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Situational Update



Multiple Factors Affecting the Beef Industry


Edi. Note: Congress did finally pass a bill recharging the PPP program with another $310 billion. It did not include bail-out money to states for lost tax revenues from their lockdowns, so it did not remove incentives for them to open up their economies.


With all the Trump Administration’s efforts to react quickly and get help to the economy, it is obvious that this is still a government bureaucracy. The states have illustrated that all states are not the same and lower-level politicians can turn into tyrants just as fast as those on the federal level. Money promised has still not arrived for citizens, businesses, and hospitals from bureaucracies and equipment unused to handling suddenly increased demands on capacity.

Oh, and New York politicians are just as arrogant and self-centered as anyone ruling at the center of the universe would be expected to behave.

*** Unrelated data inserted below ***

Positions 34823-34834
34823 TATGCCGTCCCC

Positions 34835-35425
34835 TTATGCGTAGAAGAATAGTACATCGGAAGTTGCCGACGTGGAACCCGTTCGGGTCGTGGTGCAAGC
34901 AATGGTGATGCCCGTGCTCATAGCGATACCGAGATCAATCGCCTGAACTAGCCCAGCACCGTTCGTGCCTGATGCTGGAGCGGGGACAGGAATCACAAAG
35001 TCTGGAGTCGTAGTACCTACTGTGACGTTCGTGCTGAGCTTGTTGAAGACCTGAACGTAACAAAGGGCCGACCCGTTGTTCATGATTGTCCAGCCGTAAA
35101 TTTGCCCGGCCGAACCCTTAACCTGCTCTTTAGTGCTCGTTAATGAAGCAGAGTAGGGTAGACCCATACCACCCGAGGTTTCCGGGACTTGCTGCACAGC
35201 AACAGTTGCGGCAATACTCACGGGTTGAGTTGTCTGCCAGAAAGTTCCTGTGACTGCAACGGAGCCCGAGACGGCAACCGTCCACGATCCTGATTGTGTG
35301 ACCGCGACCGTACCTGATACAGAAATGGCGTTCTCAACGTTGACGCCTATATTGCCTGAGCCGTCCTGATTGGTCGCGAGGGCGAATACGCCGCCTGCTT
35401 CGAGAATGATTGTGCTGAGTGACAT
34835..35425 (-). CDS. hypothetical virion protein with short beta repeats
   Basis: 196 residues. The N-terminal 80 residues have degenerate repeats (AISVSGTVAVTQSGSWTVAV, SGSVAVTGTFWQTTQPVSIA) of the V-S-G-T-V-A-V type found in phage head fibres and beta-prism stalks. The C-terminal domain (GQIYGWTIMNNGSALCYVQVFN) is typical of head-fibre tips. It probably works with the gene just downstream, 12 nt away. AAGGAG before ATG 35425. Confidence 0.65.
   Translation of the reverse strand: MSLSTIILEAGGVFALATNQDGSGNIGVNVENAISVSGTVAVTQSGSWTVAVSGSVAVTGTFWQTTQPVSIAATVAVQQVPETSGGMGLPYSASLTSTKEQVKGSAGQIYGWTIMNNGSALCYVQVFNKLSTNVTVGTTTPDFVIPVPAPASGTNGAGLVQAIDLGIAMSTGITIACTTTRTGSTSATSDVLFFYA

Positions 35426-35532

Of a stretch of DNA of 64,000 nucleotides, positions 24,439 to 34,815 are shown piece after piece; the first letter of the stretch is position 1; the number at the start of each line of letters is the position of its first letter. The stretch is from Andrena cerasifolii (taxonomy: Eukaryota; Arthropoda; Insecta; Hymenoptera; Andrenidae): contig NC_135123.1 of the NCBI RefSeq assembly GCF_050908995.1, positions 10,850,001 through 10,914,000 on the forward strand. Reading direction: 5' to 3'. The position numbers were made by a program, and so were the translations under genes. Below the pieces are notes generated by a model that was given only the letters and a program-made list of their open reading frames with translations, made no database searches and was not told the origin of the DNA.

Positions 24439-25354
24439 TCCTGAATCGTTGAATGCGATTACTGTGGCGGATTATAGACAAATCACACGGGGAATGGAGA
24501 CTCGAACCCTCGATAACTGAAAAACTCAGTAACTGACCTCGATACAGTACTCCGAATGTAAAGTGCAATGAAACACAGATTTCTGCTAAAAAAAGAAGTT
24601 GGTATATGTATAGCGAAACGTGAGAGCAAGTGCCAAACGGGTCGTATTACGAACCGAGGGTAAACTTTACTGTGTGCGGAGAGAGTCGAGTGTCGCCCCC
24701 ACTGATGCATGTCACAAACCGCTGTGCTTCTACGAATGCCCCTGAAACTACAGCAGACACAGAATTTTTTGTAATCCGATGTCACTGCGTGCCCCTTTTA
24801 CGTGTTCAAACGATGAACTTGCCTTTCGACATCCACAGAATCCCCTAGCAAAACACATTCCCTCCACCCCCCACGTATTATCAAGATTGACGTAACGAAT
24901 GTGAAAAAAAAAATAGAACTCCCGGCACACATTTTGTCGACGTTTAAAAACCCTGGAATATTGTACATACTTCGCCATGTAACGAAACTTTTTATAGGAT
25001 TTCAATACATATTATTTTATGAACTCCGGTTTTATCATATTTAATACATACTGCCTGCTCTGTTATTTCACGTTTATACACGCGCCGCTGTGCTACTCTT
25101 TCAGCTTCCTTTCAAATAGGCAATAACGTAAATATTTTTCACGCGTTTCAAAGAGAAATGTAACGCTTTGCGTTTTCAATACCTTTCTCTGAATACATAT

However, NCBA has found this Administration and USDA to have good receptivity to business arguments and has fully taken advantage of the opportunity. They were a key group lobbying hard to get some help for cattlemen, as Covid-19 events have hammered them, just as trade wars got the grain farmers the last couple of years.

But it didn’t take too long to figure out that the payment caps that the USDA had put on cattle operations attempting to use the Economic Injury Disaster Loans and emergency grants through SBA was just about two loads of finished cattle. Just Thursday, NCBA said it had helped secure signatures of 150 Senators and Congressmen on a letter to the White House to request lifting those caps from the $125,000 per specie operation.